Creating privacy : If the patio is overlooked the patio design will need to include screening. Walls, hedges, pergolas, and fences can be included in the patio design to provide a sense of enclosure and privacy. When building a wall around a patio it is a great idea to include a window through to other garden areas so that the patio doesn't end up feeling to claustrophobic. Windows in dividing walls create an interesting glimpse of the rest of the garden without compromising privacy.
Decide on the budget : Installing a patio is expensive but it is worth spending as much as you can afford as the patio is such an important part of the garden. The garden should be viewed as an outdoor room and if you are prepared to spend a little extra on getting it right it will be useable for most of the year. Allow around £120 per square metre as an all-in cost to get a contractor to lay your patio.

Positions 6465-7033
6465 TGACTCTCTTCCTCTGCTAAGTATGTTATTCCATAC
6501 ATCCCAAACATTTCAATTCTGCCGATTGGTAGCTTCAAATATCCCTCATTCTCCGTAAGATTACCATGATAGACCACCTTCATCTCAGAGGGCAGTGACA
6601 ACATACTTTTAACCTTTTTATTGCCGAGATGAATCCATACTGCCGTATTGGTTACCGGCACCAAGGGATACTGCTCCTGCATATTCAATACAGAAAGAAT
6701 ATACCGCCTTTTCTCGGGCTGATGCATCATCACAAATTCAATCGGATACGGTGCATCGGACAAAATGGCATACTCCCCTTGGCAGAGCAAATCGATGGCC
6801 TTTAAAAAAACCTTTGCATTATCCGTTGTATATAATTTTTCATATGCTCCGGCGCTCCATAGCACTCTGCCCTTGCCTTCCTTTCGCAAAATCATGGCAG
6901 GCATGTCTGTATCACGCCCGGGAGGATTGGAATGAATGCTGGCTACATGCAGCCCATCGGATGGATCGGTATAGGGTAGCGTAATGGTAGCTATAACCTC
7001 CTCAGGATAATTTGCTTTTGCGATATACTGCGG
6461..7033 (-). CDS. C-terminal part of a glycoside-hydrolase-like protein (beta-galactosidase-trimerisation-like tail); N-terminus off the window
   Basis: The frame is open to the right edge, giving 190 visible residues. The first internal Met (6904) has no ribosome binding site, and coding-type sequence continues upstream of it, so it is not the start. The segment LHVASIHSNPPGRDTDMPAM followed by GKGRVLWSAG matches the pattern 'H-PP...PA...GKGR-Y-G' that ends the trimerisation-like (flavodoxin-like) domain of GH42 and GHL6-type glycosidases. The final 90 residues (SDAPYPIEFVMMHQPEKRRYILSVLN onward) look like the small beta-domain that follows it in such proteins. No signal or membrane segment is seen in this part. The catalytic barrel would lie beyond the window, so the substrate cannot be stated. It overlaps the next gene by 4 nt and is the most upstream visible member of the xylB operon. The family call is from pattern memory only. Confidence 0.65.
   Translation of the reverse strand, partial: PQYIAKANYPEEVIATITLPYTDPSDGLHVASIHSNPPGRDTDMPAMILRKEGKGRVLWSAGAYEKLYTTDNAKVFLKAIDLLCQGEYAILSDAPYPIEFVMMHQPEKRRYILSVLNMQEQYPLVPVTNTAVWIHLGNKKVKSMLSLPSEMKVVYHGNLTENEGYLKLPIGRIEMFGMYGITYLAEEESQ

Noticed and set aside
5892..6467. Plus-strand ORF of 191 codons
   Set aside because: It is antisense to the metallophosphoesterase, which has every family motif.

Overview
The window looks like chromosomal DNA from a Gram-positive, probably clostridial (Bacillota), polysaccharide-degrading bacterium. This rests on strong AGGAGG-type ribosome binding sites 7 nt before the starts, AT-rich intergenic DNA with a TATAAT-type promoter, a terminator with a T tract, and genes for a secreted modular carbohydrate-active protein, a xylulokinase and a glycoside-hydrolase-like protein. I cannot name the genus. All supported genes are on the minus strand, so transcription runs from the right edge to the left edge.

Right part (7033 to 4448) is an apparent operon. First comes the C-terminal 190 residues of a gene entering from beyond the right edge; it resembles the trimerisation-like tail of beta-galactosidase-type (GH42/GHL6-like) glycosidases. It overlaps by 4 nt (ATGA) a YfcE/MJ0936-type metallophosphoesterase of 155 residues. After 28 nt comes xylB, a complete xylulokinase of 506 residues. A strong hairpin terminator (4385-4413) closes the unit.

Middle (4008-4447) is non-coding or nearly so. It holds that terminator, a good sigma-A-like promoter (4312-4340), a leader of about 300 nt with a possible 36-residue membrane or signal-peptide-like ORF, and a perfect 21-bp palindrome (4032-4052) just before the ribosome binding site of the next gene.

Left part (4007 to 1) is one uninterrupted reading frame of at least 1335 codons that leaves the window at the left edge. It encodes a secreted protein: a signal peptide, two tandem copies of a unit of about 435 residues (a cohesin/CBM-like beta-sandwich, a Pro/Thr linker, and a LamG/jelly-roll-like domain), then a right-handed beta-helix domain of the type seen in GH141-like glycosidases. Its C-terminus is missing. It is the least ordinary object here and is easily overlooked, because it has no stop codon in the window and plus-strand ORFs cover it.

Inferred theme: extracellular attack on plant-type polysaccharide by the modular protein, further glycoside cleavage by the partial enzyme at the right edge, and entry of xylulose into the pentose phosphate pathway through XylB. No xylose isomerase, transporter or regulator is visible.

Intended use of the patio : Decide how you want to use the patio. Is the patio mainly for alfresco dining or sunbathing or relaxing with a book or all three? The intended use will dictate the size and location of the patio. A patio mainly for dining is best placed where there is some shade so that diners can keep cool on warmer days and seek the sun when the weather is cooler. A patio intended mainly for sunbathing needs to be in a spot where it's sunny all day. If you want young children to safely use the patio, it needs to be somewhere you can see them from the house.
Plain Concrete : Plain concrete sometimes also known as cement is probably the easiest material in terms of upkeep and maintenance. Plain concrete is the most affordable material available. You can begin with plain concrete for your patio and when you are ready for a change, you can basically lay new patio materials over the existing the concrete flooring. Hence, you can treat it merely as a foundation layer for other patio materials discussed within this page. Furthermore, plain concrete can be a strong foundation and certainly prevent surface cracking.